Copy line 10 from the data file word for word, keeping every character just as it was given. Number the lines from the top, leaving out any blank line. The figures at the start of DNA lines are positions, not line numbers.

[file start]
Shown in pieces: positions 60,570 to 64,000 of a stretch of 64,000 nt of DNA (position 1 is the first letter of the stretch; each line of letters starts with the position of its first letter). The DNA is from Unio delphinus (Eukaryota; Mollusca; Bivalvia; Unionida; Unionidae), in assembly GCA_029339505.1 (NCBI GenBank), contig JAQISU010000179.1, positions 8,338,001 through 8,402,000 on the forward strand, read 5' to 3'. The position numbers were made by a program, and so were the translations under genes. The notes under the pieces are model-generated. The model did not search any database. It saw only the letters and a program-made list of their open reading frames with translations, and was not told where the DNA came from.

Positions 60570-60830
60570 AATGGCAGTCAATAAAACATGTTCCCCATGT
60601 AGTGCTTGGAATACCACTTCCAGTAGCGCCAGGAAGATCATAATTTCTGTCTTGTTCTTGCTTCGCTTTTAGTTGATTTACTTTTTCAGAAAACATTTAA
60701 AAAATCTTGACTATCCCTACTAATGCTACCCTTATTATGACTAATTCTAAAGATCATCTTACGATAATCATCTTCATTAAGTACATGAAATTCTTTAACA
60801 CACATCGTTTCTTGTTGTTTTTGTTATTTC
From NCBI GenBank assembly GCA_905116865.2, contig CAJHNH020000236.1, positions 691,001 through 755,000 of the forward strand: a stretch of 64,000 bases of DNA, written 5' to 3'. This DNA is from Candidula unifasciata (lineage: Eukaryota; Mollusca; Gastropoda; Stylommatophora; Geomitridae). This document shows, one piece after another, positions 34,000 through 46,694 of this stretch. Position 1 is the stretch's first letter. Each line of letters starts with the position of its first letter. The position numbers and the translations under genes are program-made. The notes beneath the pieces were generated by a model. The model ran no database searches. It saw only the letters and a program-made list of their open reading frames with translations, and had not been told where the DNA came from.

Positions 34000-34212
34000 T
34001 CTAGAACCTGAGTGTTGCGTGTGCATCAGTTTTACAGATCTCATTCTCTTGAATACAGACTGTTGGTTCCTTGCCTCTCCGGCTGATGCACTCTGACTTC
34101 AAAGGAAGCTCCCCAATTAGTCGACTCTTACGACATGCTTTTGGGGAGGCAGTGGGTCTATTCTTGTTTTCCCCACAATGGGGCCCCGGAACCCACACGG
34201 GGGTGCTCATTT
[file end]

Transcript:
34001 CTAGAACCTGAGTGTTGCGTGTGCATCAGTTTTACAGATCTCATTCTCTTGAATACAGACTGTTGGTTCCTTGCCTCTCCGGCTGATGCACTCTGACTTC